Rev. Philip Tutu (L) and Rev. Stephen Mairori (R)
Ghana has a strong ICM presence, with ICM Country Director Rev. Philip Tutu, who has been a friend and colleague since 2010.  Additionally, Hopeline Institute is the organization with which I worked for the three years we were in Ghana.  The director, Fanny Atta-Peters is a dear friend and colleague who has wanted Church-based Business as Mission in Ghana since the idea has been in its infancy.  This work is part of her desire, vision and on-going prayers.

Egypt is not one of the formal ICM countries but ICM has been doing work in Egypt for a number of years, through the Evangelical Theological Seminary in Cairo (ETSC) and the Middle East Leadership Training Institute (MELTI).  The Christian Reformed World Missions is also doing work in Egypt through ETSC.  Egypt has been on my heart ever since the Business as Mission Congress in Thailand in which three Egyptian businessmen asked with earnestness for support and help in doing business as mission.  Additionally, Egypt would be a context very different from Kenya, Liberia, and Ghana, all of which are considered Christian countries. This would test this program in a different way; additionally, it will require this work to be translated into Arabic.

The goal will be to develop this program, (book, manual, and possibly video series) during the first few months of 2015 and then launch Discipling Marketplace Leaders in both Egypt and Ghana beginning in June.  I will continue to travel to Kenya as well, being there in both March and October of next year to teach at the seminary.

The big change is that no longer will I live in these countries for extended periods of time.  This work has to grow beyond me if we want to reach the Global Church.  It is not efficient for me to live for two-three years in each country. This is why it is important to develop materials that Church leaders can take and run with.  I will be based in Grand Rapids and travel out to teach and train Church leaders in the respective areas.

Please continue to pray for this work moving forwards.  Current funds are almost depleted and there are still a number of critical projects to complete this year.  We also need to grow our resources so that we can begin in these two new countries next year.  Please pray with us for God to send partners through the body of Christ who believe that reclaiming the marketplace is a valuable effort for building the Church and for poverty alleviation!

Monday, October 6, 2014

Congrats, Kenya! ... I think...(and some sad news)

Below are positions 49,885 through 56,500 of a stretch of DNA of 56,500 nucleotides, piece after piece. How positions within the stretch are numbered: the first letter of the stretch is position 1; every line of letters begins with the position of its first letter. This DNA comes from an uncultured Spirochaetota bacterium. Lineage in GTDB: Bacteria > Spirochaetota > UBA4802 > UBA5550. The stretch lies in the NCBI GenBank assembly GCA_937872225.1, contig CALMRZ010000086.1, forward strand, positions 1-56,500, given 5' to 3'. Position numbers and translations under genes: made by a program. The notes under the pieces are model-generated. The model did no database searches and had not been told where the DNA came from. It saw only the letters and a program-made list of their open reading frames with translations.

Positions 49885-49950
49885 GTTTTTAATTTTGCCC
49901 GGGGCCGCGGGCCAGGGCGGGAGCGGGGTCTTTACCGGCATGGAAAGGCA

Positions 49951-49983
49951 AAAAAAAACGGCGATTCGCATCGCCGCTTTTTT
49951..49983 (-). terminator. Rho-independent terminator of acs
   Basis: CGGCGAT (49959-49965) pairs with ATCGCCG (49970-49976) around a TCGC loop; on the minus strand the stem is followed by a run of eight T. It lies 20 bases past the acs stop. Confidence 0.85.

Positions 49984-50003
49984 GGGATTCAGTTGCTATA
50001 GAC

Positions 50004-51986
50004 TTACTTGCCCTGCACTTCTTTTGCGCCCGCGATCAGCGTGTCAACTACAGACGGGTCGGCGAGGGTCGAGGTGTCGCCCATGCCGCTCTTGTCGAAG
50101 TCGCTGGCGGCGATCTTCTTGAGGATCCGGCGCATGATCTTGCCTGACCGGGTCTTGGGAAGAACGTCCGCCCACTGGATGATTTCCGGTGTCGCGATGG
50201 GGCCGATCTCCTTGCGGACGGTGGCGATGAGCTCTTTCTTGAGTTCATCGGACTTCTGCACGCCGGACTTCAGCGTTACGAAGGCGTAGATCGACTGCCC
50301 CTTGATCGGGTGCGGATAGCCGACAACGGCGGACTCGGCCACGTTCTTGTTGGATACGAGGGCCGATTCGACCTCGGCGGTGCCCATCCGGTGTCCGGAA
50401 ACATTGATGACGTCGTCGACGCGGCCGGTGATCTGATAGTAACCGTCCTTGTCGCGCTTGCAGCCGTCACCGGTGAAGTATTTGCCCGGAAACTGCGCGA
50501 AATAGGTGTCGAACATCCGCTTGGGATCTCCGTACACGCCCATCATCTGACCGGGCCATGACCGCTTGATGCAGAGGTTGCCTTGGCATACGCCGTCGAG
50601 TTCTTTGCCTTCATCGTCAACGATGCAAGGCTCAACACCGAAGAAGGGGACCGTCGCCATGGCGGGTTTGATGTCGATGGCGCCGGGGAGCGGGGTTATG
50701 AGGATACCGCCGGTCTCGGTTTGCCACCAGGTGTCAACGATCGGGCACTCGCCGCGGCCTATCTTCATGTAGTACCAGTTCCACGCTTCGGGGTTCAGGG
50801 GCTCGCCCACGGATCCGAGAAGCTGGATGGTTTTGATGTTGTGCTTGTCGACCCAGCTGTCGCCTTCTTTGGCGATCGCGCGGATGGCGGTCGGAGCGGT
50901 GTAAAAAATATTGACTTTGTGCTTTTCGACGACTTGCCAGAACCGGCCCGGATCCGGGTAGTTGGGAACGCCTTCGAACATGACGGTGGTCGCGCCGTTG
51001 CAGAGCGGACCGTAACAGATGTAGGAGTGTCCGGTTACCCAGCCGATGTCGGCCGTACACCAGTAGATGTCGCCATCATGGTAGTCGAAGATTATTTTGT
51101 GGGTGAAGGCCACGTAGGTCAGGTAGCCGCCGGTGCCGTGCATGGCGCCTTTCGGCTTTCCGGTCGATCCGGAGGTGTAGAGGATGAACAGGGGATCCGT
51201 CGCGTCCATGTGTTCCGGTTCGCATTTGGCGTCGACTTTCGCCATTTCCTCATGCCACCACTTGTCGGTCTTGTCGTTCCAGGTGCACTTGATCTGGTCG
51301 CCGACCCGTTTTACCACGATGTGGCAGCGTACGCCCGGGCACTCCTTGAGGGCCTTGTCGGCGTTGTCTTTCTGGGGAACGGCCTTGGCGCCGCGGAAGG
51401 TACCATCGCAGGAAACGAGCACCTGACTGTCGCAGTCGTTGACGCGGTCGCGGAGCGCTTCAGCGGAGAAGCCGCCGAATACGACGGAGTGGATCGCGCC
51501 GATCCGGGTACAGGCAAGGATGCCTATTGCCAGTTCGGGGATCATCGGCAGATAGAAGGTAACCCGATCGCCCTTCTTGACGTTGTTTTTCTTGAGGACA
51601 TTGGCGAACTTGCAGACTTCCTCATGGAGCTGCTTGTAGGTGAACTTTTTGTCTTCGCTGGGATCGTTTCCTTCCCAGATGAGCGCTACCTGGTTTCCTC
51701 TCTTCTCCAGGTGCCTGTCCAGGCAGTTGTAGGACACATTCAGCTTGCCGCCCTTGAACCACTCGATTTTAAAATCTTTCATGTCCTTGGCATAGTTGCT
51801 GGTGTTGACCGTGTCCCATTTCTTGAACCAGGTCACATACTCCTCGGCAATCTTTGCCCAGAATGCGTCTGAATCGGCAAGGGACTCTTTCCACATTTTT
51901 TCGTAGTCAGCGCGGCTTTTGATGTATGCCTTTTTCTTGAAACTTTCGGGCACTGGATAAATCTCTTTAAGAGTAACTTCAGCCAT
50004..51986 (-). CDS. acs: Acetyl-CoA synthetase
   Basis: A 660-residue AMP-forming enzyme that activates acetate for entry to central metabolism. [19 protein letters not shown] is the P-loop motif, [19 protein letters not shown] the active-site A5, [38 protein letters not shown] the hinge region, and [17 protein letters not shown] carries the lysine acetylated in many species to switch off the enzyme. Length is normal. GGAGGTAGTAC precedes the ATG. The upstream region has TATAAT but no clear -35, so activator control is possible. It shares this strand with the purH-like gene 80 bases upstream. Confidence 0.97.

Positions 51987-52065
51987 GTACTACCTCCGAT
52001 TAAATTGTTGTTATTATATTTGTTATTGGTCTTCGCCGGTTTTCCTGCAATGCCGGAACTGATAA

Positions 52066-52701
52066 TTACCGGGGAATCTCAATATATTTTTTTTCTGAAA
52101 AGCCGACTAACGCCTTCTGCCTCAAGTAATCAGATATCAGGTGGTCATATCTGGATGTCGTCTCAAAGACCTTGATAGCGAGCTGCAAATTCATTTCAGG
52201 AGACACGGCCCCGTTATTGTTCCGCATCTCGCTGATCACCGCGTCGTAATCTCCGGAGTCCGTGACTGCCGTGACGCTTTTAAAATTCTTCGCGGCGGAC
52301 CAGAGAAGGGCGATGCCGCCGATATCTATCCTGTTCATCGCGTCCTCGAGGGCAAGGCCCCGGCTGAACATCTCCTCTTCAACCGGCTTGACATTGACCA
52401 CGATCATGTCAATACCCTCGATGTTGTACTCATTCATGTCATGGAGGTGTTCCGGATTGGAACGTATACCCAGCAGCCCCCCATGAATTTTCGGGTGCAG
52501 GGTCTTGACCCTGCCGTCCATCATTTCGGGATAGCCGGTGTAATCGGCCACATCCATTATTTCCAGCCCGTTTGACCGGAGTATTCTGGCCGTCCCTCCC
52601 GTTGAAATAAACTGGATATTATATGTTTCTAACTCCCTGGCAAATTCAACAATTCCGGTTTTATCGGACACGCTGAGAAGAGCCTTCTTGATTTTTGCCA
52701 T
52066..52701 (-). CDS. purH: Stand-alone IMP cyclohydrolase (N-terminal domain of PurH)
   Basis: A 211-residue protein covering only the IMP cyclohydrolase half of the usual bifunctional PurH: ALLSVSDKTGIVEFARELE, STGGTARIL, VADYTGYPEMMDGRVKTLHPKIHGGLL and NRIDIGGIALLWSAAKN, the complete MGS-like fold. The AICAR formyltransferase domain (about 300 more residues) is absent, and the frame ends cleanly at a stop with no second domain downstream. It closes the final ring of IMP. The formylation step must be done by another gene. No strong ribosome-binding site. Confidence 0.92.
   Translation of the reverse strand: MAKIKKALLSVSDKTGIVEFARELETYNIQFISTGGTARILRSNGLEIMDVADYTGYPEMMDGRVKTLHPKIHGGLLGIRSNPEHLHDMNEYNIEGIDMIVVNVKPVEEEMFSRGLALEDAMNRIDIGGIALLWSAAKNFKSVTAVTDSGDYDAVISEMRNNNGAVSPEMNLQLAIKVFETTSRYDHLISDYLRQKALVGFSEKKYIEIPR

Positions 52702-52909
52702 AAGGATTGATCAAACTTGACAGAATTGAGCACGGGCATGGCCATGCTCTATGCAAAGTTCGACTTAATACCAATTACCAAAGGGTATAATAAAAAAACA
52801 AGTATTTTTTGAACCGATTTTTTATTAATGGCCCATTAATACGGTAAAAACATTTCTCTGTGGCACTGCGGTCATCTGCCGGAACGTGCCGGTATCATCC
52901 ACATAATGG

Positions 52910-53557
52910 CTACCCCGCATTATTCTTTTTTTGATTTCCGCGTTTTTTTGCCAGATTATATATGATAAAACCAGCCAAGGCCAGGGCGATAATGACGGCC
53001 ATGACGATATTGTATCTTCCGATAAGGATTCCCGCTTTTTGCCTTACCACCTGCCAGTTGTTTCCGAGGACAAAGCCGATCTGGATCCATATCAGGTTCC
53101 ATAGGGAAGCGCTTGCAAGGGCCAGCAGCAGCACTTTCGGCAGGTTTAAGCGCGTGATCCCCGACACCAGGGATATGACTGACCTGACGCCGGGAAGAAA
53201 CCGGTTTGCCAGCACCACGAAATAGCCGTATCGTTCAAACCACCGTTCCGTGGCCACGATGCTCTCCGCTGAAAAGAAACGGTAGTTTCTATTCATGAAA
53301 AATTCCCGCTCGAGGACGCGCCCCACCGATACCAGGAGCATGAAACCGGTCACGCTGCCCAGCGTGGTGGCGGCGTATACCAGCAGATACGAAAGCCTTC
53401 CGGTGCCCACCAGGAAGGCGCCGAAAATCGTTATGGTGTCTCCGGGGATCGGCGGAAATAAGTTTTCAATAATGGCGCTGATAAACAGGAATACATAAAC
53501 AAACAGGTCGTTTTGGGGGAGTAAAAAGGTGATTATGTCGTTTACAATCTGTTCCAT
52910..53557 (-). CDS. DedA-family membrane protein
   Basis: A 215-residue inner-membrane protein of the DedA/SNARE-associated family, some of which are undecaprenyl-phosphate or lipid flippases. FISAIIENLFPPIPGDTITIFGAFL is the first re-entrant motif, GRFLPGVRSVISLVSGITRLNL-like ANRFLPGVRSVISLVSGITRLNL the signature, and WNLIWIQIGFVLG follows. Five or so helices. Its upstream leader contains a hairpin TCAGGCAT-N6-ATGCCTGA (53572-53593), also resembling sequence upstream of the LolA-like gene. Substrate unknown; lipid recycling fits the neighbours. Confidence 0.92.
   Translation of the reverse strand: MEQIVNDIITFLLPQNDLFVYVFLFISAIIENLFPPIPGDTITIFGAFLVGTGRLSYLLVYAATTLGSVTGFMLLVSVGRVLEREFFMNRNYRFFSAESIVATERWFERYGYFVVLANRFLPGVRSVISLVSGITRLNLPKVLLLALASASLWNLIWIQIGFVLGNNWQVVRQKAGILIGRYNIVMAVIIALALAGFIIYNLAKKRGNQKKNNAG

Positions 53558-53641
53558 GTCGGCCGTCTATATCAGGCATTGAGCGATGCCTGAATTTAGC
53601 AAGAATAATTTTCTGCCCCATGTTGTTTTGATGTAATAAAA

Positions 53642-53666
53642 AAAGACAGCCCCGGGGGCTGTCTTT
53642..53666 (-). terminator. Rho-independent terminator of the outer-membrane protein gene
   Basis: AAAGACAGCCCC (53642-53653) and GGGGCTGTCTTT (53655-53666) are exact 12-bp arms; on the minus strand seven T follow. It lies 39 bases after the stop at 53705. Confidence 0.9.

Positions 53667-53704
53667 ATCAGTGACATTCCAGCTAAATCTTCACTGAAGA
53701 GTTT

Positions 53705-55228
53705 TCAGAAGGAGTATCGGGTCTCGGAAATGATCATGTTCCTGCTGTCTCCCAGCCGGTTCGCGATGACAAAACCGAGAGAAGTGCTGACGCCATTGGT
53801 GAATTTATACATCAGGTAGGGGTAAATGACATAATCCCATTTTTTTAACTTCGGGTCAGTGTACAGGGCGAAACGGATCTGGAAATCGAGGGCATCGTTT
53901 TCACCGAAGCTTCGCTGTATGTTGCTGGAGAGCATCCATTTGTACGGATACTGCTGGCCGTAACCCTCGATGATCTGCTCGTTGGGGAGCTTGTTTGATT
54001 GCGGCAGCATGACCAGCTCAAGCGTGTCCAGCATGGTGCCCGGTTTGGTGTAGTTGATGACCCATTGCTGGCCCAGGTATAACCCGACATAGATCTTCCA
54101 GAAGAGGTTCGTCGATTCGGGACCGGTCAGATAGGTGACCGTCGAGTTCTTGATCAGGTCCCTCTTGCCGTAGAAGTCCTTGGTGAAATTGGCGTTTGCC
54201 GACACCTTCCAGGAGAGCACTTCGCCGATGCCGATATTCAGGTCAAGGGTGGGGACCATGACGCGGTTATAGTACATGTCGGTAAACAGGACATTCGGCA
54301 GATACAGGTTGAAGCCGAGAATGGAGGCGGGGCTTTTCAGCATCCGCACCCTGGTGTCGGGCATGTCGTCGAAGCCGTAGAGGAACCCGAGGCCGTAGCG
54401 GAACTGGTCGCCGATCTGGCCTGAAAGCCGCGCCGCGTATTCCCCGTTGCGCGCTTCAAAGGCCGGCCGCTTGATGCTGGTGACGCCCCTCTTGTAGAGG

In my Church-based Business as Mission ToT class, we take a close look at the economic situation in Africa as we discuss the gap between the rich and the poor and the role of the church in the reconciliation of that gap. On Monday, I asked my class the question, "From 1960-1990, the four countries in Asia that led the way in economic growth (called the Asian Tigers) were Singapore, South Korea, Hong Kong and Taiwan.  What are the four Lions of Africa?  Most people come up with Nigeria and South Africa pretty quickly, but struggle to come up with Egypt and Algeria.  And since I am teaching a class to Kenyans, most students put Kenya on the list;  I have to tell them that I am sorry, but Kenya is not in the top four.

That was Monday. On Tuesday, BBC announced that Kenya had done some recalculations of their economy, using 2009 as the base year rather than 2001, and including the two areas of communications and property which were not previously included.  The result is that the Kenyan economy is 25% bigger than previously calculated, and it now moves up to the number four slot on the continent.  Additionally, Kenya is now considered a lower middle-income country.  The economic growth rate for Kenya went from 4.7% to 5.7%.  [Growth rate for the US is 1.9% in 2013.]

I got to announce to my class on Wednesday morning that I was wrong and they were right.  That brought cheers but also some sobering discussion.

Being considered a middle income country means that Kenya will not qualify for some assistance from the IMF or World Bank.  To be considered a middle income country, the per capital income per year has to be between $1045 and $12,746.  The per capita for Kenya is $1246, with poverty levels at 45.9% and life expectancy at 61 years.  That is just over $100 per month which is a very difficult income level to survive on.  Not to mention that the tax rate is 44%.  And the unemployment rate is 40%.